WASHINGTON — Making a cybersecurity policy for just one nation is difficult. Developing a joint agreement between two nations on digital issues represents a raging headache. Finding common ground about 33 nations? That’s essentially impossible.
And yet, according to Brig. Gen. S.M. Lacroix, a Canadian officer serving as director general of the Secretariat of the Inter-American Defense Board, some sort of unified cybersecurity agreement among the countries in the Americas needs to be reached in the future.
Currently, only eight of the 27 member nations on his board have a formal cyber strategy, and the majority of those have only recently developed strategies.
Getting those nations to agree to spend on cyber defense, let alone agree to work together on projects, is a major challenge.
“It’s hard,” Lacroix said. “It’s not easy, and what I would say to that is that our organization essentially only provides technical advice based on requests from either the Organization of American States or member states themselves. There is no mechanism for us, really, to force a country to get interested in cybersecurity and have it play some higher priority list for their domestic issues.”
Lacroix is hoping to see smaller countries in Latin America look at what the larger economies are doing and take cues from those nations.
“I think when they see a Brazil and Columbia and Mexico jump on board and develop fairly robust cybersecurity policies, other countries will jump in,” he said, before acknowledging the hard reality that “whether they have the resources and expertise to do so is a separate conversation.”
Indeed, it’s hard for a nation with a fairly small budget for defense to prioritize cyber spending when they may not be a target. And while a major incident, such as widespread hacking of a banking system or a cyberattack on the military, would likely cause those nations to get active, until then, there isn’t a huge incentive for them to preemptively take action.
Lacroix is hopeful the nations in South America that are investing in cyber will be able to encourage their neighbors to start thinking through potential risks before an incident occurs.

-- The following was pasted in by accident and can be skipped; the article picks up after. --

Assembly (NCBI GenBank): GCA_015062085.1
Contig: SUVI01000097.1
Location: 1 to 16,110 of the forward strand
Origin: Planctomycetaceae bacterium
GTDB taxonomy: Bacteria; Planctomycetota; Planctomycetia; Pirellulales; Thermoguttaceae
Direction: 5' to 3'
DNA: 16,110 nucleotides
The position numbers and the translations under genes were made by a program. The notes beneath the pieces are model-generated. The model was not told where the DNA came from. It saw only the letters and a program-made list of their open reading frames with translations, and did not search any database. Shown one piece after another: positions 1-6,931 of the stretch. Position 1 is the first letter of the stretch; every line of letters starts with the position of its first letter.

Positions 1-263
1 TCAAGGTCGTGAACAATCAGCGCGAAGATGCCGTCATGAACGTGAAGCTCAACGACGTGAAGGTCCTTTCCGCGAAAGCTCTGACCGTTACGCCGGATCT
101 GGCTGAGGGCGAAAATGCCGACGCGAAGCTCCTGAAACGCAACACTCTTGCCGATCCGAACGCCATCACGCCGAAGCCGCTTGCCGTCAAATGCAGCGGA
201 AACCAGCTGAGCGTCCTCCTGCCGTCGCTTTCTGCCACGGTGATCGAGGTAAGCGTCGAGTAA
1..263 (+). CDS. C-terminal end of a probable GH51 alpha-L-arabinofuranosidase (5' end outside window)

He points to Brazil, who is investing heavily in information technology. But even there, economic realities come to the fore, with Brazil’s budget falling due to decreasing oil prices. To try and mitigate that, Lacroix is looking at potential public-private partnerships, with an emphasis on education about why cyber is an area worth investing in.
“We are educating the leaders of today and tomorrow so they can make the right decisions in terms of acquiring whatever infrastructure they would require to implement their own cybersecurity policies,” he said.
A potential point of concern for the U.S. and Canada, whose militaries naturally play an outsized role in such discussions, comes in the form of China and, to a lesser extent, Russia.
Both nations are investing in Latin America, with Chinese firms in particular taking an active role in building the digital infrastructure many nations need. The U.S. is constantly wary of letting Chinese or Russian technology into even slightly sensitive areas; imagine what it means for a U.S. ally to be connecting to American networks and military files on a Chinese-built cyber infrastructure.
Lacroix acknowledged that could be a concern for the northern American countries, but said that there is no real way to stop it.
“I think that we can have all sorts of nefarious ideas as to what China and others are doing in the region, but I think what they are mainly doing is filling a gap or filling a void,” he said. And while he “suspects” there are various defense organizations looking at the implications, it wasn’t something his organization directly tackles.
Aaron Mehta was deputy editor and senior Pentagon correspondent for Defense News, covering policy, strategy and acquisition at the highest levels of the Defense Department and its international partners.